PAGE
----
If this week is the “Super Bowl” of trade policy—as Republican Senator Rob Portman called it Wednesday—the planet won’t be getting a ring. The United States-Mexico-Canada Agreement, the Nafta replacement that passed 89-10 through the Senate on Thursday, never mentions the climate crisis. It will do plenty to fuel it.
One of America’s major political parties may not yet be willing to acknowledge that climate change is real, but it is already having significant effects on the U.S. military. Flooding in Nebraska and a hurricane in Florida that damaged military installations led to a recent Pentagon request of $5 billion in relief money. Now Sens. Elizabeth Warren, D-Mass., and Jack Reed, D-R.I., are calling on the Government Accountability Office to assess military contractors’ vulnerability to climate risks.
The first hand of the Green New Deal has been dealt. Rep. Alexandria Ocasio-Cortez, D-N.Y., and Sen. Ed Markey, D-Mass., on Thursday unveiled a five-page, nonbinding resolution that frames a 10-year “national, social, industrial, and economic mobilization” to confront the climate crisis. The plan envisions the creation of millions of “good, high-wage jobs” and will serve to “counteract systemic injustices.”
Under Jerry Brown, California has become a leader on climate politics. But the state has done little to phase out fossil fuel emissions at their source. Among other things, they called on Brown to “listen to science, not carbon polluters” by moving to keep fossil fuels in the ground. California — the world’s sixth-largest economy — has the country’s most ambitious climate policies by a mile, but it is also among the most prolific oil and gas producers in the U.S. — hence the papier-mâché likeness of Brown’s head atop an oil rig.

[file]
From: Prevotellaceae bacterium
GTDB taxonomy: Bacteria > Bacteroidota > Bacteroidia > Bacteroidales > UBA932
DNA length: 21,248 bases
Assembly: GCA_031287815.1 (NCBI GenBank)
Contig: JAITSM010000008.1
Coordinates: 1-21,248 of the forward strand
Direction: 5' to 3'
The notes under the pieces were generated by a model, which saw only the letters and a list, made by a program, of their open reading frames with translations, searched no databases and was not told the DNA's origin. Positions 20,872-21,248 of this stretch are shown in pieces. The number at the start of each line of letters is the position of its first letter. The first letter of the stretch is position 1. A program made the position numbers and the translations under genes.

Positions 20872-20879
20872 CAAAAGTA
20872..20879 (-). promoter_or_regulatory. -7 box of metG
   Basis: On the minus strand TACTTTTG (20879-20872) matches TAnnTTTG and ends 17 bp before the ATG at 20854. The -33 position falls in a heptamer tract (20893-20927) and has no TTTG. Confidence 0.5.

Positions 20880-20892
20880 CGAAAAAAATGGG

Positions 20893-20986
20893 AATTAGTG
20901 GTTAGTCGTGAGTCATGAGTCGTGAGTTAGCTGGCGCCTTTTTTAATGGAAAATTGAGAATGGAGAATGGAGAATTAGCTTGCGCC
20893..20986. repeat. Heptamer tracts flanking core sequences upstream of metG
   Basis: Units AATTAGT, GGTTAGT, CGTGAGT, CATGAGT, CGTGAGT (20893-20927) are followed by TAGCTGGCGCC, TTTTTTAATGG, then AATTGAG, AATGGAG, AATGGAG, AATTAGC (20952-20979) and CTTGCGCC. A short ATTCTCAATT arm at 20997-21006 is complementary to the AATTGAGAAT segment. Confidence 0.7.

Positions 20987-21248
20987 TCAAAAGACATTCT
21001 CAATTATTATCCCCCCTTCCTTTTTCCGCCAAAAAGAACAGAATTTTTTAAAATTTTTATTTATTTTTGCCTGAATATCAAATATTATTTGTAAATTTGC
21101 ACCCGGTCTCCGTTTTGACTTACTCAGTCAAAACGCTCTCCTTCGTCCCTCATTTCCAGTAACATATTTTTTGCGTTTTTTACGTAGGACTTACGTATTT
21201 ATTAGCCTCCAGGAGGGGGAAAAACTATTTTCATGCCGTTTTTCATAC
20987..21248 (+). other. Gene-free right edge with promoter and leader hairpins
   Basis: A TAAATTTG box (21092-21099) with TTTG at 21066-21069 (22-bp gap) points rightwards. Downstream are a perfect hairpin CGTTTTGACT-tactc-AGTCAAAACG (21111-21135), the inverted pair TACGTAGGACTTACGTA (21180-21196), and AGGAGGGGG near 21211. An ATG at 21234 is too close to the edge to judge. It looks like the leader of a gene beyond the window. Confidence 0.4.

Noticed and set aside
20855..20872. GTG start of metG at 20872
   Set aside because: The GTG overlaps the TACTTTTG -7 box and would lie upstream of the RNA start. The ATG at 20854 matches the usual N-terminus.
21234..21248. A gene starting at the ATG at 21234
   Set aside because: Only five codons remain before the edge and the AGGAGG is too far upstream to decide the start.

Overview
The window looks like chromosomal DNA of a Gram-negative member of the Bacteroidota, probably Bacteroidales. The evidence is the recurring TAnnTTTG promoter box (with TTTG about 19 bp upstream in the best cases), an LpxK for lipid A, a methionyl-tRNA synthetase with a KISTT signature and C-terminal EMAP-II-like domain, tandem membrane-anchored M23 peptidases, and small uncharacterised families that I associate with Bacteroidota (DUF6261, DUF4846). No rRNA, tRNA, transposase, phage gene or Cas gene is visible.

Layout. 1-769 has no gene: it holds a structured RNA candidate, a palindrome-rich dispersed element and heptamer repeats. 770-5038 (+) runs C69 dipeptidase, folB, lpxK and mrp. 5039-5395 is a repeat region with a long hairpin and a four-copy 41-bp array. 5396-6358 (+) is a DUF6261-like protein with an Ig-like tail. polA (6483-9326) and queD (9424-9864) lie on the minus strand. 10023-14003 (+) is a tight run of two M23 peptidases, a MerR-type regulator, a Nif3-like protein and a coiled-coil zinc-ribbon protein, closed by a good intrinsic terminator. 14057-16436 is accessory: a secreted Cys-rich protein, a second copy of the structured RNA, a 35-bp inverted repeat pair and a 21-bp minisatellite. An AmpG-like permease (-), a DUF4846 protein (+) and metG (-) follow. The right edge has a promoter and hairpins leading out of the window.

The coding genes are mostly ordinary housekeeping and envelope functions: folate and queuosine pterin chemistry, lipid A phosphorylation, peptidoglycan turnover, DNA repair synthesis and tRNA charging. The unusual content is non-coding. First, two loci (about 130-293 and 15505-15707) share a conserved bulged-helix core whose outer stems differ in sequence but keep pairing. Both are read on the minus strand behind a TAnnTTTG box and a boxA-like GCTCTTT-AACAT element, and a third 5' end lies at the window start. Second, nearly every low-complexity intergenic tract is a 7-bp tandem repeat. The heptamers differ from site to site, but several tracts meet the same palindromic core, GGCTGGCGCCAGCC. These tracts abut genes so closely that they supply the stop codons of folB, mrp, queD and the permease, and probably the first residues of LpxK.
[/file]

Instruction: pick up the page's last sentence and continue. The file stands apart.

ndrew Cuomo has a glaring conflict of interest when it comes to the politics of abolishing ICE. Luxury landlords across the state collect millions in rent from the agency — money they have turned around and funneled to Cuomo’s political campaigns, according to a new report by the New York-based watchdog group Public Accountability Initiative.
The most recent version of the Republican tax plan unveiled Thursday leaves Republicans representing blue states in a tough spot, threatening to derail the Tax Cuts and Jobs Act train just as it’s leaving the station. Subsidizing tax cuts for the wealthy by making middle-class people in Democratic-leaning states pay more might make for satisfying politics for House Republicans, but the math will be difficult for them.
What should be a sparkling opportunity to push forward an ambitious agenda on climate — to condemn Republicans for not just ignoring but fueling a crisis with increasingly human and economic consequences — is going quite literally up in smoke. Even the most dogged climate champions in Congress are doing something Republicans would never dream of: letting a crisis go to waste.